Medical Marijuana Dispensaries Have New Life
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Medical Marijuana Dispensaries Have New Life
Posted by CN Staff on May 10, 2011 at 16:50:04 PT
By Jonathan Martin
Source: Seattle Times 
Seattle, WA -- A Legislative hearing is scheduled for Wednesday on a new proposal to allow nonprofit medical marijuana dispensaries, reviving an idea that seemed just weeks ago to be dead.The new bill, SB 5955, narrows the scope of the landmark medical marijuana reform vetoed by Gov. Chris Gregoire on April 29. The new bill would create the state's first a medical marijuana patient registry and decriminalize nonprofit "patient collectives" and allow them to grow up to 99 plants.
It solves Gregoire's chief but hotly disputed concern that state employees could be federally prosecuted for regulating dispensaries. But to appease the Governor, this version requires a city or county to pass a local ordinance before a dispensary can open in that jurisdiction. That means a handful of pot-friendly jurisdictions like Seattle -- where the mayor, city attorney and some council members favor outright legalization -- could become dispensary magnets while much of Eastern Washington could be dry. "It's not clear we're going to support this," because of that provision, said Philip Dawdy, spokesman for the Washington Cannabis Association, a medical marijuana trade group.Allowing nonprofit dispensaries also would ease concerns from Seattle and other cities about the potential proliferation of new, 45-plant "collective gardens." Those gardens, which were signed by the Governor in her partial veto last month, would be the only legal way for patients to band together to grow. But Seattle officials fear that without a dispensary system, collective gardens would sprout in sleepy neighborhoods across the city. The patient registry embraced by law enforcement because it would provide a quick, centralized method to verify medical marijuana status but is despised among some patient groups for its potential to violate privacy. Washington is the only one of the 15 medical marijuana states without a patient registry, although federal prosecutors have sought access to Michigan's registry.By decriminalizing dispensaries, the new version potentially gives the state a stronger argument should federal prosecutors object, as they did with the last version. But Attorney General Rob McKenna's staff, when asked by Democratic legislators for advice, punted on the issue. The ACLU is pressing U.S. Attorney General Eric Holder to clarify the Obama Administration's stance because of a series of recent threat letters sent in medical marijuana states.The new version, unlike its predecessor, exempts medical marijuana sales from state sales tax.The hearing on the bill is scheduled for noon Wednesday before the Senate Ways and Means committee. Source: Seattle Times (WA)Author: Jonathan MartinPublished: May 10, 2011Copyright: 2011 The Seattle Times CompanyContact: opinion seatimes.comWebsite: Medical Marijuana  Archives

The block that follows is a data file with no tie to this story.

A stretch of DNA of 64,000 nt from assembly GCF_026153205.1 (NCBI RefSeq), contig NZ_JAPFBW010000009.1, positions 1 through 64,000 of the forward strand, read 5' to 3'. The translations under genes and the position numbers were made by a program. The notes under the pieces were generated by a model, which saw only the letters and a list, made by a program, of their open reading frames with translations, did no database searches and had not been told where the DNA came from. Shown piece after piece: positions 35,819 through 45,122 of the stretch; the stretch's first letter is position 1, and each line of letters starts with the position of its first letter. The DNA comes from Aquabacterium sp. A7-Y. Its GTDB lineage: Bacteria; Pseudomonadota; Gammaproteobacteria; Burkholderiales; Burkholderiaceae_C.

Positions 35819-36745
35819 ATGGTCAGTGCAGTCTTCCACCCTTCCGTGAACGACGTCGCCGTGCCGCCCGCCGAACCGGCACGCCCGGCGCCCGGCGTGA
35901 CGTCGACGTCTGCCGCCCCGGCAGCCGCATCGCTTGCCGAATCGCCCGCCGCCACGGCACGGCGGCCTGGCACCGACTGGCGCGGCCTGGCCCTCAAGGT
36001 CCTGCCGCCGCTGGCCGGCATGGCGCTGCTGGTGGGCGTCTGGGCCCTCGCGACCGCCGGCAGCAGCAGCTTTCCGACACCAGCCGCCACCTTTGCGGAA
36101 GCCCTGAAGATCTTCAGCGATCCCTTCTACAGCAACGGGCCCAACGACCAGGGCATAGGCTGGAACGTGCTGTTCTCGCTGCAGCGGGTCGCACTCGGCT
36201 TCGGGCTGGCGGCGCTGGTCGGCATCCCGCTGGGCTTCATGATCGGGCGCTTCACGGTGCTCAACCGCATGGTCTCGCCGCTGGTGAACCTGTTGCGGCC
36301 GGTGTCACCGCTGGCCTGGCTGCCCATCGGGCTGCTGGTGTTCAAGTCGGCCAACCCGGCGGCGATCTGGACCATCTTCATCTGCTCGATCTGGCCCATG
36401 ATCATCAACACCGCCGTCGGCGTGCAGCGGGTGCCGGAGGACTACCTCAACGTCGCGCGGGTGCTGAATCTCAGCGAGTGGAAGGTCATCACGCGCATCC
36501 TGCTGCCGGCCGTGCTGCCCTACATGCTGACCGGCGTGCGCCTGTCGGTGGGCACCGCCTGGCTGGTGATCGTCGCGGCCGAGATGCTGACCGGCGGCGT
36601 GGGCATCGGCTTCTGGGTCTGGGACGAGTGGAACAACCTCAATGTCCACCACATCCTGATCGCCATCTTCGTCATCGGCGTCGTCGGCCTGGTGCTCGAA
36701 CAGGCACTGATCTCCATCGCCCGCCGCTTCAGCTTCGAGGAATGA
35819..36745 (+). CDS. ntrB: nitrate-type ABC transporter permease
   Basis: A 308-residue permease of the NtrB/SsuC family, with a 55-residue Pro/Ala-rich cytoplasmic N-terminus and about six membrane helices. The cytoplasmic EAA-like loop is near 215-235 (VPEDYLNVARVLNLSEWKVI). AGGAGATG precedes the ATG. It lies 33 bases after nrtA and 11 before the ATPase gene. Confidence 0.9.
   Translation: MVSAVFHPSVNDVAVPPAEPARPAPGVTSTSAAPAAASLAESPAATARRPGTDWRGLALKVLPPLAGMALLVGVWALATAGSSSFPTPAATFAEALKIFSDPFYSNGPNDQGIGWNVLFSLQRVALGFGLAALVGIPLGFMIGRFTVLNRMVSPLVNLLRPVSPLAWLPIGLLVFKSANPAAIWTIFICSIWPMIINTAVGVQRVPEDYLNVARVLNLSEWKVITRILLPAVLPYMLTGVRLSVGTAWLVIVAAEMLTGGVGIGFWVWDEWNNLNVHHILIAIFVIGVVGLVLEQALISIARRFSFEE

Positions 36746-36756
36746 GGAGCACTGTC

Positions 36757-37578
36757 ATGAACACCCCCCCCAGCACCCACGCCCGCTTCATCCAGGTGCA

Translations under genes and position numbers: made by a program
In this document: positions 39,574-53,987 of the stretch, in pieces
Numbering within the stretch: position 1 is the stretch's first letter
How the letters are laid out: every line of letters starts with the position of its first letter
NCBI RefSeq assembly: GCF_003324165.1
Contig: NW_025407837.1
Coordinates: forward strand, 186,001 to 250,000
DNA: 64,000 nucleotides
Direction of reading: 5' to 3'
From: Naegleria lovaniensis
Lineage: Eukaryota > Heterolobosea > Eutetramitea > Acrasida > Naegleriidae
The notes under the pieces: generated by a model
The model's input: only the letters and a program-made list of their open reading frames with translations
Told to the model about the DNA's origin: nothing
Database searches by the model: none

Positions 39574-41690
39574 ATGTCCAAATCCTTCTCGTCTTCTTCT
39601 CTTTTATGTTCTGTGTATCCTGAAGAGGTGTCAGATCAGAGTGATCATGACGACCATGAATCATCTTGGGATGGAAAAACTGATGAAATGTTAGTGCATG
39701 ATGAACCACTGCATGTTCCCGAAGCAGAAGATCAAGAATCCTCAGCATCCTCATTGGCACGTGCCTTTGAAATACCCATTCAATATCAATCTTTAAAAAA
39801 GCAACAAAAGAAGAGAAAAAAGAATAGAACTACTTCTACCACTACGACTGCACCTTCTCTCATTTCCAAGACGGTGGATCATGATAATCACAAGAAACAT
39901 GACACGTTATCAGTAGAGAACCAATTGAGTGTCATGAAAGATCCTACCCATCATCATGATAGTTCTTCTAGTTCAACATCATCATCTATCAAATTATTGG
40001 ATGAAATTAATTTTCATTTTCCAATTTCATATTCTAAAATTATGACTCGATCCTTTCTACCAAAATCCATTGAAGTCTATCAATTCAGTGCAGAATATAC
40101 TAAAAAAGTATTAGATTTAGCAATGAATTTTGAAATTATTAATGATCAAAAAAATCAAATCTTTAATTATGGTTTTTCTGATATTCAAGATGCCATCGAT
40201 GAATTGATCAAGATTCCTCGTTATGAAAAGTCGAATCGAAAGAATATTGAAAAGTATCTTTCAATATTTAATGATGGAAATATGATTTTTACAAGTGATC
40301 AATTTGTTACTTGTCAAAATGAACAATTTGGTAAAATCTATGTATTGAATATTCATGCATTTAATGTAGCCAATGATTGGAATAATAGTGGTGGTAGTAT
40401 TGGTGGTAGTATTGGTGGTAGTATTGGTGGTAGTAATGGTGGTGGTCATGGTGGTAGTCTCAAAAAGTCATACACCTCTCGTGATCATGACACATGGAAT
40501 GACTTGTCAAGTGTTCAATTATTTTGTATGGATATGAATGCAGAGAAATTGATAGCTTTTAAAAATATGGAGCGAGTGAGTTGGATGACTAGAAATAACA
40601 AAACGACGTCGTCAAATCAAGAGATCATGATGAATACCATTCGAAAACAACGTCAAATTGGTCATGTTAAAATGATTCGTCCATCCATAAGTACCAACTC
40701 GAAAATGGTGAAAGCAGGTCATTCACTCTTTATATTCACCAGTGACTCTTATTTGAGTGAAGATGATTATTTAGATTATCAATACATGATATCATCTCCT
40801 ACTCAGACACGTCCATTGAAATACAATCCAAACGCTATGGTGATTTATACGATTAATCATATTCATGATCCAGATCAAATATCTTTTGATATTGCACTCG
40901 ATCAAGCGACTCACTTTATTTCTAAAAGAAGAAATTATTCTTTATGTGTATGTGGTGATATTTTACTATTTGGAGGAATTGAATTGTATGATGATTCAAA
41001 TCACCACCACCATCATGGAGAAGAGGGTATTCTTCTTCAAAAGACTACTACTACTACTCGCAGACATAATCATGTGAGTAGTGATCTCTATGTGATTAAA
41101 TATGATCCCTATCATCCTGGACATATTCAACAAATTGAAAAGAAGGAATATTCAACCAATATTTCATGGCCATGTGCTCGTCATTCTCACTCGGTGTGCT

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Comment #5 posted by paul armentano on May 11, 2011 at 14:59:11 PT
DE: Med mj bill sent to Governor Senate OKs medical marijuana bill, sending it to Gov. Markell
2:13 PM, May. 11, 2011 |  1   CommentsWritten by
The News Journal
DOVER – The Delaware Senate sent Gov. Jack Markell legislation late this afternoon that would make Delaware the 16th state to legalize marijuana use for medical purposes.The Senate voted 17-4, also approving amendments the House added to the bill last week requiring medical marijuana be distributed in tamper-proof containers and prohibiting smoking the drug in vehicles and buses.Markell is expected to sign the bill soon in order to initiate a one-year licensing and regulatory-writing process at the Department of Health and Social Services, a spokesman said.Under Senate Bill 17, physicians could recommend marijuana for patients suffering from cancer, HIV/AIDS, multiple sclerosis, amyotrophic lateral sclerosis (ALS), Alzheimer's disease and post-traumatic stress disorder.People with other chronic disease or debilitating medical conditions could qualify if other medicines or surgical procedures have failed to relieve their pain or caused seizures, severe or persistent muscle spasms and intractable nausea. Physicians and patients would have to have a “bona fide physician-patient relationship” and other medical treatments would have to be exhausted before marijuana is recommended, according to the legislation.The state would issue medical marijuana identification cards to patients 18 years and older or their assigned caregivers, who would have to be 21 years old and have no prior felony offenses.Qualified patients could obtain up to 6 ounces of marijuana each month from one of three not-for-profit dispensaries in each county that would be licensed and inspected by the Department of Health and Social Services.